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Two first-degree drug convictions send two Willmar men to prison for 16 years combined

WILLMAR -- Two Willmar men were sentenced Tuesday to prison time for dealing cocaine in Willmar. Baldemar Malagon, 32, who is also known as Eliseo Castin and Baldemar Malagon Ocapo, was sentenced to 110 months and 86 months, respectively, on two ...

WILLMAR -- Two Willmar men were sentenced Tuesday to prison time for dealing cocaine in Willmar.

Baldemar Malagon, 32, who is also known as Eliseo Castin and Baldemar Malagon Ocapo, was sentenced to 110 months and 86 months, respectively, on two first-degree drug sale felonies for selling 10 or more grams of cocaine, heroin or methamphetamine within a 90-day period. Malagon was also ordered to pay $3,000 in fines and given credit for 140 days already served in jail.

Refugio Cazares, 49, also known as Refugio Cazares Acevedo, will serve 33 months and 27 months for two third-degree controlled substance crimes. He was also fined $1,500 and given credit for 139 days already served.

Both sentences were handed down by Judge Donald M. Spilseth in Kandiyohi County District Court. The men pleaded guilty to two charges each as part of plea agreements reached Dec. 11. Nine additional felony drug sale charges against Malagon were dismissed. Cazares pleaded guilty to the third-degree charges, which were amended from first-degree felonies for drug sales. Two additional charges for drug sale conspiracy against him were dismissed.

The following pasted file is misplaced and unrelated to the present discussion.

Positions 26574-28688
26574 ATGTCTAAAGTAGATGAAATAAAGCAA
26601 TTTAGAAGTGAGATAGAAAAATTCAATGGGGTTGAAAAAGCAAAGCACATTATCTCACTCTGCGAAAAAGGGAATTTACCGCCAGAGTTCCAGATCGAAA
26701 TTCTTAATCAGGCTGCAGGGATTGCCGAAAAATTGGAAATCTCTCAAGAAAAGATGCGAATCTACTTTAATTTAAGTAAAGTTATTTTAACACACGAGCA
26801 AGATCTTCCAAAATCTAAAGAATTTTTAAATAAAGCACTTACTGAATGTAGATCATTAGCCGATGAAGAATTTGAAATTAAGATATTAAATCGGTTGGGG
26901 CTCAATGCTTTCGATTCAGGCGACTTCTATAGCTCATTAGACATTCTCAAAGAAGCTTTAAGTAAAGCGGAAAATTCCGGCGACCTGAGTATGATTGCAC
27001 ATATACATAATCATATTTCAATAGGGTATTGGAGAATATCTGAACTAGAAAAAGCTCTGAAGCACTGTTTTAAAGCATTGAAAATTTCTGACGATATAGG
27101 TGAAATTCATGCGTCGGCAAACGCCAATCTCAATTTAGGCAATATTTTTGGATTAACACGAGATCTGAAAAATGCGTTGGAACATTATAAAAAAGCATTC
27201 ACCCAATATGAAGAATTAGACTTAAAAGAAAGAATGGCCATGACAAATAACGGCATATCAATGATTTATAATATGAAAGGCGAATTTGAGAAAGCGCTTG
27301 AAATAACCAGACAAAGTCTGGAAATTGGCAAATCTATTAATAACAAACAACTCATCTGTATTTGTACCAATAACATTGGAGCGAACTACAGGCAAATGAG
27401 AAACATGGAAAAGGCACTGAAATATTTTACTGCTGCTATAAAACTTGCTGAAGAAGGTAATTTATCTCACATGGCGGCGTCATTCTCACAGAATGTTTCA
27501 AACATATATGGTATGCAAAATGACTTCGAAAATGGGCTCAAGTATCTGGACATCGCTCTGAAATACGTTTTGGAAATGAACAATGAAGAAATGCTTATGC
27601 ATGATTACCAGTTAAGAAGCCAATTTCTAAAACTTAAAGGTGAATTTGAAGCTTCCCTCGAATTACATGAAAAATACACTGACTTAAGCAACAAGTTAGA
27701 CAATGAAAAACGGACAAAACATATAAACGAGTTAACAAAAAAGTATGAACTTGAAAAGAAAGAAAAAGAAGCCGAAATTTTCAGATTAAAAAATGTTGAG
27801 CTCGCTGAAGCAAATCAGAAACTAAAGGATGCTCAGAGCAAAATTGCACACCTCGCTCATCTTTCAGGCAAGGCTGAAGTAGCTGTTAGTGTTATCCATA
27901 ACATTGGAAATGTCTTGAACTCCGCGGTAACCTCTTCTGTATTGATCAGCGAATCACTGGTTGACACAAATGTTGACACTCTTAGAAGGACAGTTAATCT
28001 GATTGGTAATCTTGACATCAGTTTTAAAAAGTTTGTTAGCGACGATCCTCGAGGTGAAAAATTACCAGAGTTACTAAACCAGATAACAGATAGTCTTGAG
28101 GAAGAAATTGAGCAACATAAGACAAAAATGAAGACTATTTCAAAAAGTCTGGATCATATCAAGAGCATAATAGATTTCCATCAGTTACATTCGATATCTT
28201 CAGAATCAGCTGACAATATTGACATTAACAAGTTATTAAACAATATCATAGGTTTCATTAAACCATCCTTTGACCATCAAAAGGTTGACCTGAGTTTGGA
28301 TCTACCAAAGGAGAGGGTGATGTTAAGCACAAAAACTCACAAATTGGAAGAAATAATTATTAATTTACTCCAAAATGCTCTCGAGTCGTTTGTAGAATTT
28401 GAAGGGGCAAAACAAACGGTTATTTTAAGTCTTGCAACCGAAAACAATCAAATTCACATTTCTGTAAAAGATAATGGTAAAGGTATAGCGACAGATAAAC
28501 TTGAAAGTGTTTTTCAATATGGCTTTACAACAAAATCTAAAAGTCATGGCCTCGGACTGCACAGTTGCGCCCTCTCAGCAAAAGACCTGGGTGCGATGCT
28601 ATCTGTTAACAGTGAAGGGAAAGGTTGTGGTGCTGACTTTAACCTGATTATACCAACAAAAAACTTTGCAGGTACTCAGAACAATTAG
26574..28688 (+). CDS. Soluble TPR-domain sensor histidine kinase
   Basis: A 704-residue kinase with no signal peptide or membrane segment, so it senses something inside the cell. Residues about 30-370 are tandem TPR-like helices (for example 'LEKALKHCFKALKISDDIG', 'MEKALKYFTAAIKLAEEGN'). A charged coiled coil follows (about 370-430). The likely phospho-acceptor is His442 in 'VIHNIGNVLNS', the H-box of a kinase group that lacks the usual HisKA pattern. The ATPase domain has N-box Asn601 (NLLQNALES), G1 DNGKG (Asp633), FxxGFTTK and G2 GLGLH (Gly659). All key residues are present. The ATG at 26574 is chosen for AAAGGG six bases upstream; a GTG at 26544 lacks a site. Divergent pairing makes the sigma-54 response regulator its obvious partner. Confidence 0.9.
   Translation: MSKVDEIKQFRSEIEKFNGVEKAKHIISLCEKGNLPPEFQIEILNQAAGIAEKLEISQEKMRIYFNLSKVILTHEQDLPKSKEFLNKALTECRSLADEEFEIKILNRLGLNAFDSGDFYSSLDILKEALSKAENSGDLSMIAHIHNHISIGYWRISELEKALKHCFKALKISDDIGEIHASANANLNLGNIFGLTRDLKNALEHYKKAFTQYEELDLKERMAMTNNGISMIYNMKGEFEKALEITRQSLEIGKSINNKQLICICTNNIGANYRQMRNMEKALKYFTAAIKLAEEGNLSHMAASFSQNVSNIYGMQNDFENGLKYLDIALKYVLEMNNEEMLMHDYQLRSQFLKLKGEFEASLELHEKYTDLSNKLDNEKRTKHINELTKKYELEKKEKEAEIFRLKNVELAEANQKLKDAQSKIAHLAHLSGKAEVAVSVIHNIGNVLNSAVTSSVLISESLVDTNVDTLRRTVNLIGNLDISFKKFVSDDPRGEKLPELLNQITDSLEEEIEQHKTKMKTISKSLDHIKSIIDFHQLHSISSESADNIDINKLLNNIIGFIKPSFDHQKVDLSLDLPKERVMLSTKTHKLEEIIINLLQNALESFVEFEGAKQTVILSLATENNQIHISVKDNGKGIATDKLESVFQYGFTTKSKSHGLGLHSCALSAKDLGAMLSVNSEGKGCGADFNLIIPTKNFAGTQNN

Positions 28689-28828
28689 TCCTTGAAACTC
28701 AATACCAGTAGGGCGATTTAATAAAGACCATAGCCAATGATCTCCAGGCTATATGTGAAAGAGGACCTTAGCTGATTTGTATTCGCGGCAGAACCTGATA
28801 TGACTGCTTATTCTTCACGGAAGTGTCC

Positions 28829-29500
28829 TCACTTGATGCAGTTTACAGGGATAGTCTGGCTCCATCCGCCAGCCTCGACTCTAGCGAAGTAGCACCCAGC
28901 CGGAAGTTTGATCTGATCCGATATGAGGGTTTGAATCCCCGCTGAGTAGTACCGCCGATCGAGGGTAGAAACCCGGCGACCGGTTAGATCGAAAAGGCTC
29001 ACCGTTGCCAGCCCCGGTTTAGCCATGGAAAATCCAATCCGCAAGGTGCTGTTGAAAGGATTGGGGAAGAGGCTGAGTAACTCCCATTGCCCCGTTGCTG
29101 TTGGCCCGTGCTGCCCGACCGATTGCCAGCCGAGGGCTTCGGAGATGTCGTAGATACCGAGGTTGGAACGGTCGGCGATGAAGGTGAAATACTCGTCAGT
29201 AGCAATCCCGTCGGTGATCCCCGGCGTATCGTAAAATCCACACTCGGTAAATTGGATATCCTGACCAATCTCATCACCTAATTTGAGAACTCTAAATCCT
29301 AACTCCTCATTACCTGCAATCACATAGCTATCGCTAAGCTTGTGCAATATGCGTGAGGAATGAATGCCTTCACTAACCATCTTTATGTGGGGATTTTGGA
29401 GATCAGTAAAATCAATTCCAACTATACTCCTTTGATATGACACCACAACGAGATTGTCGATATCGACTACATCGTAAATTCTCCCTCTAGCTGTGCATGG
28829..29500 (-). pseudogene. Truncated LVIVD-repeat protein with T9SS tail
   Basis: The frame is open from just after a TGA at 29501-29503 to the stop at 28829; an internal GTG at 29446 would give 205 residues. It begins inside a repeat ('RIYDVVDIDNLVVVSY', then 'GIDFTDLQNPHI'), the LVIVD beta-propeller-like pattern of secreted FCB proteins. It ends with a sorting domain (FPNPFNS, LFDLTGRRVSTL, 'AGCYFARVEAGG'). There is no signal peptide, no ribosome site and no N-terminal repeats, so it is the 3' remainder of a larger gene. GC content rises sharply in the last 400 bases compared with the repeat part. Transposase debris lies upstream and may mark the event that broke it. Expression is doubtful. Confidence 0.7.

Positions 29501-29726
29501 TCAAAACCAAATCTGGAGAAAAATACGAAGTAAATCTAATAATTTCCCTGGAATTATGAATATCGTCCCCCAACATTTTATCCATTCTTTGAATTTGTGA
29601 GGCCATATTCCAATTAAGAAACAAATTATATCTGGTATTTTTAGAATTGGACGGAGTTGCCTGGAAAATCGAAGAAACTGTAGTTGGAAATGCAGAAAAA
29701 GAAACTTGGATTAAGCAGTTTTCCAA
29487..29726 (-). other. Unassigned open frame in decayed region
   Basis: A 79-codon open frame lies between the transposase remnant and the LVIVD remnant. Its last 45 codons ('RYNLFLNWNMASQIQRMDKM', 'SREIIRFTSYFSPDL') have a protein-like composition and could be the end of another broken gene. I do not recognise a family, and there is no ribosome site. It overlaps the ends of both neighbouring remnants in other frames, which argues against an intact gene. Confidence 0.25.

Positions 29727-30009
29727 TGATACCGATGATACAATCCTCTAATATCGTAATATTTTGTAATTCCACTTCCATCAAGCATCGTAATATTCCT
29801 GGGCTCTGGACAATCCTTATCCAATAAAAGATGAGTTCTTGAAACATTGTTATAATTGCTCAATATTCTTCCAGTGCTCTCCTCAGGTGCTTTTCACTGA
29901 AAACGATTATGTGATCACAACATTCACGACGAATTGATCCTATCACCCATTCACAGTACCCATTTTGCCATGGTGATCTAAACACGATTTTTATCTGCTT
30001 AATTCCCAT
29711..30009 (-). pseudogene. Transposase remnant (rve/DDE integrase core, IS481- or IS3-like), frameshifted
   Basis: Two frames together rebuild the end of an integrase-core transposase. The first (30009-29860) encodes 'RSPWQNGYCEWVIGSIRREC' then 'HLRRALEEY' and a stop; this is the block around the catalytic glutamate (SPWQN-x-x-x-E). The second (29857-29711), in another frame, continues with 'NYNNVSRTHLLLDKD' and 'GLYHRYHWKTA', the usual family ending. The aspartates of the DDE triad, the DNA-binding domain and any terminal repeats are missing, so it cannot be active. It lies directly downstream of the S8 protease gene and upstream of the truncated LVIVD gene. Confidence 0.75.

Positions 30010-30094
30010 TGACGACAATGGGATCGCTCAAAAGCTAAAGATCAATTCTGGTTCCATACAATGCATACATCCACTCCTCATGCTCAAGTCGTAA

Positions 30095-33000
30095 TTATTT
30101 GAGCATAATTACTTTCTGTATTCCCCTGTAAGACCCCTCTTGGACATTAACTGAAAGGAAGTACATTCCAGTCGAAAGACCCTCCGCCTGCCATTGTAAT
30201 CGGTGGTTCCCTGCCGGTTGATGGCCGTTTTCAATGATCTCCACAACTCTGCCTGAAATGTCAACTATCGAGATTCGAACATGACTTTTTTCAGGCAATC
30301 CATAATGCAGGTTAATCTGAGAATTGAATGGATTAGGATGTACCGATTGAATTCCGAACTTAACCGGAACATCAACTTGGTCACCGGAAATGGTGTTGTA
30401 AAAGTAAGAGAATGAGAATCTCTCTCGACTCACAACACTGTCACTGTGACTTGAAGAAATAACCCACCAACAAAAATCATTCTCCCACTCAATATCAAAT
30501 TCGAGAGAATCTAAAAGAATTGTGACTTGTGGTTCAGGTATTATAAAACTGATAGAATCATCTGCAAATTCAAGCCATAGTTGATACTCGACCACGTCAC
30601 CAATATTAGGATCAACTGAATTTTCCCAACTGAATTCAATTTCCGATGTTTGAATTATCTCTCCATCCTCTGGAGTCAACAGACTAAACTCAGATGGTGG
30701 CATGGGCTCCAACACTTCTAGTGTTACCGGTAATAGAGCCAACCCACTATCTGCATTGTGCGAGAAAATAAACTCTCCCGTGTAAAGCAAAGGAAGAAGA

Cazares was charged after CEE-VI Drug Task Force agents and a confidential informant completed two drug purchases, for 15.3 grams and 29.7 grams of cocaine, on June 21 and 27 in Willmar.

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During the deals, the informant used $700 and $1,200 of drug task force money to purchase the drugs. Further surveillance by agents showed that Cazares' home was where another man went to get the drugs or get someone else who would then get the drugs to sell to the informant.

The charges were filed against Malagon for five drug sales to a CEE-VI informant in May and June in Willmar. During each deal, the informant would meet another man at a location and then the informant would wait until he got the drugs from Malagon's home or from him at another location. During one of the deals, the man told the informant that Malagon/Castin was the supplier of the drugs. On June 6, officers executed a search warrant on the home and found a digital sale, $1,900 in a safe and a $50 bill with a matching serial number to the CEE-VI task force money used in the deals.

Before Malagon's sentencing, his attorney Manuel Guerrero sought a lesser sentence than recommended by the state guidelines, stating that his client was selling drugs to support his drug and alcohol addictions. Guerrero contended that he has been unsuccessfully trying to get Malagon into treatment since he was arrested last summer.

First Assistant County Attorney Connie Crowell argued that the deals were for "massive quantities of cocaine" and that when agents searched Malagon's home, they did not find drug paraphernalia, only scales, cell phones and quantities of baggies signaling drug dealing and not drug usage.

Before sentencing, Malagon told Judge Spilseth he only sold cocaine after another man persuaded him to, and that he was saving money, found during the search, that was for his house payment. He contended the $50 bill of CEE-VI money was for one time that he simply delivered drugs to someone at a Willmar business.

"I was way behind and afraid I was going to lose my house," Malagon said, adding that he has since lost the home. "Today, I'm going to lose my family too."

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